European Central Bank President Mario Draghi’s pledge to buy bonds from euro-region governments is allowing the independence movement in Catalonia to advance its cause without facing resistance from investors.
The yield on Catalonia’s 2020 bonds remained close to a record low as regional leaders prepare for a Nov. 9 referendum. Pro-referendum parties won 62 percent of the regional vote in European Parliament elections on May 25.
While Draghi took credit for salvaging the euro by creating a program to buy government debt in 2012, that commitment is also allowing politicians to sidestep the market discipline that might otherwise check their bolder ambitions. A Catalan secession would cost Spain 10 percent of its tax revenue and trigger a row over how to carve up the sovereign’s 836 billion euros ($1.1 trillion) of debt.
“Draghi’s magic words are softening the impact of the Catalan conflict,” said Antonio Roldan, a London-based analyst at Eurasia Group, which advises bond investors on political risk. “If the situation in Catalonia unravels and the threat of a messy rupture becomes apparent it would not be ECB’s role to intervene, so the correction could be aggressive.”
Catalan bonds were little changed today, with the 2020 yield at 2.92 percent at 2:18 p.m. Madrid time, compared with a low of 2.89 percent on May 28. The premium over Spanish bonds of a similar duration was 105 basis points, near a 23-month low.
The vote planned by the Catalans would come less than two months after a referendum on Scotland leaving the U.K.
The increasingly acrimonious argument there also has involved the division of debt and whether the new independent state would have access to a lender of last resort and remain in the European Union without having to reapply for membership.
Independence could force the 7.6 million Catalans out of the EU and shut off Barcelona-based lenders such as CaixaBank SA from central bank funding, Bank of Spain Governor Luis Maria Linde said last year.
“At the moment, no economic indicators are reflecting the seriousness of the territorial problem,” Josep Duran i Lleida, leader of the Catalan nationalist Convergencia i Unio group in the Spanish parliament, said at a conference in Sitges, near Barcelona today. “If this is not resolved, there will be consequences for all sides.”
Families and companies in Catalonia paid 7.3 billion euros to the Spanish state in the first three months of the year, the second-biggest contribution after Madrid. That compares with a total of 70 billion euros collected by the central government in the period, data compiled by General Comptroller Office show.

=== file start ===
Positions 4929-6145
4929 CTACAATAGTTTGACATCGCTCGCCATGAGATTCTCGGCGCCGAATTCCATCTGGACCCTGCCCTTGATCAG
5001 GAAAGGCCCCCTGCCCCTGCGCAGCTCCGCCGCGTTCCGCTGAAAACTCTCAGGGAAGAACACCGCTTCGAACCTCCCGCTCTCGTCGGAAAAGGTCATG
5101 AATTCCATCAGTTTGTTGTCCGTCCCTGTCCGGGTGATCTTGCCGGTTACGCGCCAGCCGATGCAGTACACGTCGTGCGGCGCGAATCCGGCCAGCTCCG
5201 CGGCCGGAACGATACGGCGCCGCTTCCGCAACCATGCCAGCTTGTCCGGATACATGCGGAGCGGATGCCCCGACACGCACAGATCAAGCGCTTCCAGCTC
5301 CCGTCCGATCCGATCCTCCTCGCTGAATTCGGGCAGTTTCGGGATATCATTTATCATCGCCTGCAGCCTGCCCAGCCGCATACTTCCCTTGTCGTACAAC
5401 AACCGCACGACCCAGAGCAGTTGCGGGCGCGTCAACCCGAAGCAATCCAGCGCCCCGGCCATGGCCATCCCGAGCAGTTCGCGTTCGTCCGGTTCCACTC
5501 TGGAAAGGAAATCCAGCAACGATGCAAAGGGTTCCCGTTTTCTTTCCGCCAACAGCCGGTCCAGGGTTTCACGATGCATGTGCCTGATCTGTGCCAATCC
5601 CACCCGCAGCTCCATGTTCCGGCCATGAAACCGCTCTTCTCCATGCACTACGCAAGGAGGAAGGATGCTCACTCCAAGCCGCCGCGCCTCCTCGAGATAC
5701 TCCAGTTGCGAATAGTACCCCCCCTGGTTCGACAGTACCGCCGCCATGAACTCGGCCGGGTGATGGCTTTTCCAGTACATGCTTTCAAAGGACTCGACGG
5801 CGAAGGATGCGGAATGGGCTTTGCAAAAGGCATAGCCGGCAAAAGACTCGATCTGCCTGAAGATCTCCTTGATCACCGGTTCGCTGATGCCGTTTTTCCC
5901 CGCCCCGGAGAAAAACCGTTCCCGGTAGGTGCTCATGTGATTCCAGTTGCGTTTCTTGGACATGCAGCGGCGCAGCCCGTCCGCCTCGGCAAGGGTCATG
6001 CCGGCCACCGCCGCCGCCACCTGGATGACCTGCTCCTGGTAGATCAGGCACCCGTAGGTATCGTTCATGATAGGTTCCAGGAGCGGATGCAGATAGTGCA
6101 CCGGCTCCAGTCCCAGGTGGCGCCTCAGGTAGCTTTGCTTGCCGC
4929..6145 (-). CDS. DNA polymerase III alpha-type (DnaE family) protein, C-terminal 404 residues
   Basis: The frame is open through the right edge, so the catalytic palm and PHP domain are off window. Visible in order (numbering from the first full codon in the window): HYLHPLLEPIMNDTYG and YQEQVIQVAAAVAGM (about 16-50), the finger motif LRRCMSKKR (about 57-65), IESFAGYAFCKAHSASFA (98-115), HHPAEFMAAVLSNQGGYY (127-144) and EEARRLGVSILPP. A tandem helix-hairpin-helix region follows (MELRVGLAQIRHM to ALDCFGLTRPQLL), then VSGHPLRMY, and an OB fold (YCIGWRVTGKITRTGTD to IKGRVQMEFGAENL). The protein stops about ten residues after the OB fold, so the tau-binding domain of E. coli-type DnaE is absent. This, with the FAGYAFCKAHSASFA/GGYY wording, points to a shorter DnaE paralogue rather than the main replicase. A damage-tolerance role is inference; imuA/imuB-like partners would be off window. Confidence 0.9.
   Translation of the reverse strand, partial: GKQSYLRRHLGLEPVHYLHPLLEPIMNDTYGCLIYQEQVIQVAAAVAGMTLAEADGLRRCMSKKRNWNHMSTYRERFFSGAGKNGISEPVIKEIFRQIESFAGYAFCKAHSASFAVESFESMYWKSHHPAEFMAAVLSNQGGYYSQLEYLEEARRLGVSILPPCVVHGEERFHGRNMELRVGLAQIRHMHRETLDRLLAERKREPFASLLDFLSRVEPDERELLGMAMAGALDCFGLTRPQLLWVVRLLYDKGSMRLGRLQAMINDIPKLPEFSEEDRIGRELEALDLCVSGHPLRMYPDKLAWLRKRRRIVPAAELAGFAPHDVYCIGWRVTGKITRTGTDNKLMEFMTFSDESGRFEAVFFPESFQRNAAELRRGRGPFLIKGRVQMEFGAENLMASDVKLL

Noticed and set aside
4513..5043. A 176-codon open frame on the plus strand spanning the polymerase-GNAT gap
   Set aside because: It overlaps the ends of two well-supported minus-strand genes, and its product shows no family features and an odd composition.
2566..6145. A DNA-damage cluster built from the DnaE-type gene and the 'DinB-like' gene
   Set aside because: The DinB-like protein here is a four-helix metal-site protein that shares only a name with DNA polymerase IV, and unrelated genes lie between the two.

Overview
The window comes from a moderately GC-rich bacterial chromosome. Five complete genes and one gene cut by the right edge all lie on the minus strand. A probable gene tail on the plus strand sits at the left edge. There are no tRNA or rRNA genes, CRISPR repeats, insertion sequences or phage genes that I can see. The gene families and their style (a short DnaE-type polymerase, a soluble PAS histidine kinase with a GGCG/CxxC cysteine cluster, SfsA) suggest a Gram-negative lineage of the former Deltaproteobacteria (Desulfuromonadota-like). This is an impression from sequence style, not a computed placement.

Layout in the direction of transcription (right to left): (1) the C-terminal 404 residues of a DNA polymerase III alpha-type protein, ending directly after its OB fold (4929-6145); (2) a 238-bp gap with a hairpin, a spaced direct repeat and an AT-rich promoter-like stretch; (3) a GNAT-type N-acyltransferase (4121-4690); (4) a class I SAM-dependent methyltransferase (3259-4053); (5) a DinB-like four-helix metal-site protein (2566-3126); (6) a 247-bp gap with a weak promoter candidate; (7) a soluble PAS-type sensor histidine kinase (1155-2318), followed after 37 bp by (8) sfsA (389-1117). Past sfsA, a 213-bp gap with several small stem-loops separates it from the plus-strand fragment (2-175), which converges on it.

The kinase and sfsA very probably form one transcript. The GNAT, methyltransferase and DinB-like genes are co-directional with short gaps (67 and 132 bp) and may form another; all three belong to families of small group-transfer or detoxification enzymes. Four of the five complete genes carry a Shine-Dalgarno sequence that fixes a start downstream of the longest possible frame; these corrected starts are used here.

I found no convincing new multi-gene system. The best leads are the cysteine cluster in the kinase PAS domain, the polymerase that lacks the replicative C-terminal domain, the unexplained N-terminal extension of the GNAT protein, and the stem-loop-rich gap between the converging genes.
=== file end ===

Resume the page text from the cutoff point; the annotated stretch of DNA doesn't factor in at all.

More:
As financial pressures recede, Catalan President Artur Mas is pushing through legislation that will allow him to call the vote in November, and is ready to order the delivery of about 6,000 ballot boxes, La Vanguardia reported May 23.
Should Spain’s Constitutional Court opt to block the vote, Mas has the further possibility of dissolving the Catalan assembly and holding regional election as a de facto referendum.
The Scottish referendum on Sept. 18 by contrast is being held with U.K. Prime Minister David Cameron’s consent. Spanish premier Mariano Rajoy, for his part, has the right to suspend the Catalan government’s powers under extreme circumstances.
“The consequences are so damaging for both sides that investors rationalize the issue and say that won’t happen,” said Ignacio de la Torre, a Madrid-based analyst at Arcano Group, which caters to international investors interested on Spanish equities and fixed income. “The support from Draghi to asset prices has put any risk well below the investor radar.”
A secession of Catalonia would also raise questions over rescue loans funded with central-government debt. Catalonia borrowed 31.6 billion euros of loans from the facilities, according to Catalan government presentation.
While the money allowed Catalonia to pay suppliers, doctors and teachers, and stay away from the bond markets since 2011, the country’s debt is increasing, and could reach 101.7 percent of the economy next year, based on government estimates.
The Spanish Social Security also paid 4.3 billion euros in pensions and other subsidies to Catalans between January and March compared with 1.4 billion euros of contributions it received from the region, government data show.
Even so, the three pro-independence referendum parties saw their support increase by eight percentage points in the European Parliamentary elections compared with the results of the 2012 election for the regional assembly, according to the Catalan government’s website.
Esquerra Republicana de Catalunya, the party pushing hardest for independence, won the most votes in the region with a 24 percent support, beating its senior partner in the governing coalition, Mas’s CiU, by 1.8 percentage points.
Those results will “reinforce the Catalan government’s attitude toward independence,” said Joan Barcelo, a researcher in political science at New York University. Voters are “moving toward ERC’s more clearly pro-independence position.”
Any investors considering betting against Catalan or Spanish debt will probably be deterred by the outlook for next week’s ECB governing council meeting 700 miles north in Frankfurt, according to Ivan Comerma, chief investment officer at Morabanc Grup SA, which manages 6.5 billion euros.
At the June 5 meeting, Draghi will decide what to do about the euro area’s sluggish inflation, after saying last month he’s “comfortable” with easing policy.
The prospect of “quantitative easing is so powerful that no investor would like to get caught shorting Spanish bonds on concerns about any potential risk from tensions with Catalonia,” said Comerma, who isn’t adding Spanish or Catalan bonds due to low yields. “If there wasn’t the Draghi effect investors would be already more focused on this risk, so he will face a dilemma if things unravel.”
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